Massachusetts Alimony Reform Act of 2011

The Massachusetts Alimony Reform Act of 2011 is a major change to Massachusetts law, providing directives to judges issuing alimony beyond the vague “need of the recipient and ability to pay of the payor” standard.

This does not mean that alimony orders can be predicted by a simple formula. Alimony awards will still be based on judicial consideration of subjective factors, and judges will retain discretion to depart from the directives in appropriate cases. Due to the lack of precedent under the new law, I will be able to make creative arguments on your behalf, and the judge in your case will be able to decide if departure is warranted without being bound to decisions in similar cases.

Your financial security is too vital to defend without the representation of a family law attorney who will present every factor and argument available to you. It may be difficult or impossible to modify alimony once ordered. The court is barred from modifying some types of alimony, and limited to modifying other types only based on a material change in circumstances that arises after the initial order.

The Massachusetts Alimony Reform Act of 2011 defines four types of alimony along with qualifications, durational limits, and standards governing modification for each:

  • General term alimony”, the periodic payment of support to an economically dependent recipient spouse.
Time limitations:
Marriage of 5 years or less:  Not longer than half the length of the marriage.
Marriage between 5 and 10 years: Not longer than 60% the length of the marriage.
Marriage between 10 and 15 years:Not longer than 70% the length of the marriage.
Marriage between 15 and 20 years:Not longer than 80% the length of the marriage.
Marriage longer than 20 years:Court may order for an indefinite period of time.
 

Existing alimony awards shall be deemed general term alimony. If you are the payor of an existing alimony award that exceeds these time limitations, contact my office to discuss whether you might be entitled to file a complaint for modification.

Cohabitation prior to marriage. The court can consider the length of the spouses’ economic partnership during cohabitation prior to marriage where to do so is in the interest of justice.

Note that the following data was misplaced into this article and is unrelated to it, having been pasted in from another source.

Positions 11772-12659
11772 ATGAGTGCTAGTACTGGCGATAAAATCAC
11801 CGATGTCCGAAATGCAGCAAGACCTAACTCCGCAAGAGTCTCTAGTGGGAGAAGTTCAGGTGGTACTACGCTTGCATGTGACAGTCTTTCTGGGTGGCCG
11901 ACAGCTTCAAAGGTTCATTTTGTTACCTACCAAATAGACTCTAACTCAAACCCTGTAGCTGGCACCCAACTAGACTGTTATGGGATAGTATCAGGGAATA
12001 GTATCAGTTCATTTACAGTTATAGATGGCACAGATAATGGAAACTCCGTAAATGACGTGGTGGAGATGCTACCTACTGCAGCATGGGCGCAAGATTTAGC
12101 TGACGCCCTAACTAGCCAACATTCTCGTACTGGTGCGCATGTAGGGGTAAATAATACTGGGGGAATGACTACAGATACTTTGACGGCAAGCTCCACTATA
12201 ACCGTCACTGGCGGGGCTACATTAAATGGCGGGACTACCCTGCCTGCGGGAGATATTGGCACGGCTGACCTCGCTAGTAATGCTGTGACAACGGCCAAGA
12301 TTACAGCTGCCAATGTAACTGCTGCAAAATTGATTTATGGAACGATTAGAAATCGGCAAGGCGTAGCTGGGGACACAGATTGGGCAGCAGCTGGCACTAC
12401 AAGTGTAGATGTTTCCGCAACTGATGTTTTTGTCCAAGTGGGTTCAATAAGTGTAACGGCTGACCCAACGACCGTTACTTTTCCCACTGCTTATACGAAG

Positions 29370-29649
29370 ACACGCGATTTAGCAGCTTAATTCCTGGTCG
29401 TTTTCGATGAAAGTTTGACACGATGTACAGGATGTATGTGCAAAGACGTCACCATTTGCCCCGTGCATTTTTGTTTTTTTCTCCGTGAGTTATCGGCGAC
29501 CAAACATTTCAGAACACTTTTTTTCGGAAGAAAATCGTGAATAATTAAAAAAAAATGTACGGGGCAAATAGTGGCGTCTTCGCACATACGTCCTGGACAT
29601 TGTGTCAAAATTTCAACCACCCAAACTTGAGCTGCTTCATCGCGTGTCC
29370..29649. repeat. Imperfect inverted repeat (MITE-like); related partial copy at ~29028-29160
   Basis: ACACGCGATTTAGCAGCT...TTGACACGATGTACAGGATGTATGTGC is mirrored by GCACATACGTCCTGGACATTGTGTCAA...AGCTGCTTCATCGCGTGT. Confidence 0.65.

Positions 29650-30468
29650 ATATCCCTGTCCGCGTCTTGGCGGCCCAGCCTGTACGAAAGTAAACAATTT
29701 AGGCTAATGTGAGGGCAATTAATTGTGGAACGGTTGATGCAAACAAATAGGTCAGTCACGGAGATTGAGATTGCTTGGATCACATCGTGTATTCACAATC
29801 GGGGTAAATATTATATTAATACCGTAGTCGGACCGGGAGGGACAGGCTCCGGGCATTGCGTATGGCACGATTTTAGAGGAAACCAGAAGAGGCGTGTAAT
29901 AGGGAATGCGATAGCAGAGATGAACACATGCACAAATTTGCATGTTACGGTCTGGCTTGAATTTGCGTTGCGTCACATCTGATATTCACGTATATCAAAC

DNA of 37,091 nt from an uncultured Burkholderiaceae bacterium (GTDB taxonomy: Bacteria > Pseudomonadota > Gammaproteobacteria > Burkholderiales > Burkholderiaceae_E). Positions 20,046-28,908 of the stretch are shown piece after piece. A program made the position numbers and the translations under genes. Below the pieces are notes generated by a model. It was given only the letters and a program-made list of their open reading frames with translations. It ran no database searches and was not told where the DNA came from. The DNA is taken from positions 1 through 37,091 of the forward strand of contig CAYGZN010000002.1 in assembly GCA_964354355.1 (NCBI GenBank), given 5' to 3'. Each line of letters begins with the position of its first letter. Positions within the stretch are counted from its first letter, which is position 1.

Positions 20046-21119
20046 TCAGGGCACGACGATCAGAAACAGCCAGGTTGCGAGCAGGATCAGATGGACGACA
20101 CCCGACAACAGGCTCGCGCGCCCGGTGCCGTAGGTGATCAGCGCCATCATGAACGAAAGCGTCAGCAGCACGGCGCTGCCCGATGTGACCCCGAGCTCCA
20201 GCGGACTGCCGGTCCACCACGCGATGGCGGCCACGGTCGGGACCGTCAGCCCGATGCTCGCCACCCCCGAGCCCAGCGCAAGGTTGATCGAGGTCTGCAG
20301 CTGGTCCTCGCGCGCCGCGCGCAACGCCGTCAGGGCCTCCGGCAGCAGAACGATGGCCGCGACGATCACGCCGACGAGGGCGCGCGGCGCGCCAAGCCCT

Cohabitation of recipient spouse. If the payor shows that the recipient spouse has been cohabitating with a new partner for three months, general term alimony shall be suspended, reduced, or terminated. The order can be reinstated if the cohabitation ends; however, the order shall not extend beyond the termination date of the original order.

Retirement of payor spouse. The Reform Act provides for general term alimony orders to terminate upon the payor reaching full retirement age as determined by the United States Old Age, Disability, and Survivors Insurance Act, 42 U.S.C. sec. 416. Whether the payor continues to work or is able to work will not be considered.

***If you have reached full retirement age, or will reach full retirement age before September 15, 2015, consult an attorney regarding your ability to file a complaint for modification of an existing alimony order that does not account for your retirement.

  • Rehabilitative alimony”, the periodic payment of support to a recipient spouse who is expected to become economically self-sufficient by a predicted time.
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  • Reimbursement alimony”, the periodic or one-time payment of support to after a marriage of not more than five years to compensate the recipient spouse for economic or noneconomic contribution to the financial resources of the payor spouse, such as enabling the payor spouse to complete an education or job training.
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  • Transitional alimony”, the periodic or one-time payment of support to after a marriage of not more than five years to transition the recipients spouse to an adjusted lifestyle or location as a result of the divorce.

I have researched the Massachusetts Alimony Reform Act of 2011, attended numerous conferences regarding the new law, and track emerging commentary by judges.

To discuss how Massachusetts Alimony Reform may affect you, call (978) 704-9223 or email Lance Law LLC to schedule a consultation.

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